Sat, 03 Apr 2004


On judicial reform

From a certain point of view, the action taken by the Ministry of Justice and Human Rights last week to transfer its powers over judicial administrative and financial affairs to the Supreme Court is unquestionably a step in the right direction.

Until the ministry's announcement of the action last week, the administering of justice in this country was executed by a judicial apparatus that had for decades prevailed under a system that could only be called peculiar in any democracy. Administrative matters such as the appointment, promotion and remuneration of judges fell under the jurisdiction of the Ministry of Justice and Human Rights, while the Supreme Court took responsibility over the actual dispensing of justice.

Quite naturally, under such a system in which a Cabinet minister was in firm control of the careers and personal welfare of judges, the government could steer the course of justice to fit its own interests, although in theory judges remained free to make their decisions in accordance with the dictates of their conscience. Which, of course, was precisely why this unconventional system was introduced, in a variety of forms, under the authoritarian regimes of president Sukarno in the late 1950s and president Soeharto in the late 1960s and early 1970s. Not since the early 1950s, during the brief period of Indonesia's experiment with parliamentary democracy -- the so-called "era of free fight liberalism" -- has the country known anything close to a truly independent judiciary.

Not, of course, that the system guaranteed that this would always work to the advantage of those in power. A few cases are known in which judges, including those of the Supreme Court, made decisions that could only have irked the authorities, but it was a judge with strong convictions indeed who could withstand the temptation of huge material rewards for compliance or the threat of penalties in the form of demotion or dismissal for dissent.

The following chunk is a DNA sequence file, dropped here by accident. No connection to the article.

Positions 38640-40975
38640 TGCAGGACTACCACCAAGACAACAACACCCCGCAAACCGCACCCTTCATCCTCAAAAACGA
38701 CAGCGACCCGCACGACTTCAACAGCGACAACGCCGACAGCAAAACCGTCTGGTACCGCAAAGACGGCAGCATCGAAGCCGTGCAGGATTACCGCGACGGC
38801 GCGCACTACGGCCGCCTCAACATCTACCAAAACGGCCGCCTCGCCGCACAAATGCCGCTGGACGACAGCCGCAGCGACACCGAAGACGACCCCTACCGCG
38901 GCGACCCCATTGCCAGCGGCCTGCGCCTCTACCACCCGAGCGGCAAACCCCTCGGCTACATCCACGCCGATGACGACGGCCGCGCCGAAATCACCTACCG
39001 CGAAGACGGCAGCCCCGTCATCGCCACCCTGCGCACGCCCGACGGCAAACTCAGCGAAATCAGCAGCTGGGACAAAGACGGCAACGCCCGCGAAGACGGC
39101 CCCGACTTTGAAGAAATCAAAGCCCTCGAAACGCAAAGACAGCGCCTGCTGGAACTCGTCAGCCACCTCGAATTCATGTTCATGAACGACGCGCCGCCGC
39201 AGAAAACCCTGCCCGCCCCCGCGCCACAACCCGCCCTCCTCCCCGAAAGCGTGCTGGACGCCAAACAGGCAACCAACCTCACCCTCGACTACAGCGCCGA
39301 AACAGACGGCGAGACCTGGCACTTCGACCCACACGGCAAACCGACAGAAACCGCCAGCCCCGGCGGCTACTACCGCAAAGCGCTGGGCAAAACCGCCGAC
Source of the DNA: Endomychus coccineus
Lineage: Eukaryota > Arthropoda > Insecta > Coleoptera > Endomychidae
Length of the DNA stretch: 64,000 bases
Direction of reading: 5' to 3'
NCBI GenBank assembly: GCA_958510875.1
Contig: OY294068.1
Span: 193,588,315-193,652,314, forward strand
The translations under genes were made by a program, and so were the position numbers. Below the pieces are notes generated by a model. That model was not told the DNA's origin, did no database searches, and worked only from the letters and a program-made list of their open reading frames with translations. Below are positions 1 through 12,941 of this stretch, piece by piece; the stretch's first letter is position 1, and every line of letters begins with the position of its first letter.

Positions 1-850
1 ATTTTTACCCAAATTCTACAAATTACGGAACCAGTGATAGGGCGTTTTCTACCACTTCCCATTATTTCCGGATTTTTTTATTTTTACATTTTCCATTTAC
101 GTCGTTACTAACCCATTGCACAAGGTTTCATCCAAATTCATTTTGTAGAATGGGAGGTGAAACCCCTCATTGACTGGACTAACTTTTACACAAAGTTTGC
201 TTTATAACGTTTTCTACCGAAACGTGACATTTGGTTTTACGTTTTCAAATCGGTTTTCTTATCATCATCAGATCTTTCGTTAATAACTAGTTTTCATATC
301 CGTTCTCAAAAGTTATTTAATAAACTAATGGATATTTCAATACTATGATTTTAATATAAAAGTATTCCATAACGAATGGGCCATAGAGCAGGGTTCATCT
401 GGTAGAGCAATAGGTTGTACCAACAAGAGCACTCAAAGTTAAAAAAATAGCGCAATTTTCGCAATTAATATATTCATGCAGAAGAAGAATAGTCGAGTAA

Clearly, the action taken by the Ministry of Justice and Human Rights last week is a step in the right direction, in the sense that it helps to ensure the judiciary's independence from the government, in accordance with the trias politica principle of the separation of state powers.

Unfortunately, however, Indonesians have so far greeted this latest development in their country's judicial reform efforts with a good deal of skepticism. Few Indonesians believe that their courts will be free from interference by people with either money or power, or both, as long as judges continue to pronounce judgments that run counter to the common sense of the people. Although bribery, or just plain bias, is often difficult to prove in court, several cases reeking of blatant favoritism in the recent past have not helped the efforts to restore the public's confidence in the judiciary.

Although at present candidates for the Supreme Court must be screened by the House of Representatives for professionalism and a "clean" record before they take up their posts, this does not seem to be enough to guarantee that those who make the grade also pass the public's scrutiny.

The case of House of Representatives Speaker Akbar Tandjung, who was convicted by two lower courts for corruption and yet was acquitted on all charges by the Supreme Court, is a case in point. In other words, although ceding authority over the handling of all judicial matters to the Supreme Court is the right action to take, it is not enough to ensure that true justice can be achieved merely by this single step. The public demands accountability from a Supreme Court and from a legal system they can scrutinize.

It has not helped that this same skepticism over the ongoing judicial reforms is apparently shared by observers abroad. The lowly reputation of the Indonesian judiciary has been cited as one of the main reasons that foreign investors are staying away.

With the legislative elections now behind them, Indonesians can only hope that this matter of legal reform will get the priority treatment it deserves from the legislature. After all, a taintless professional judiciary is key to the country's resurgence.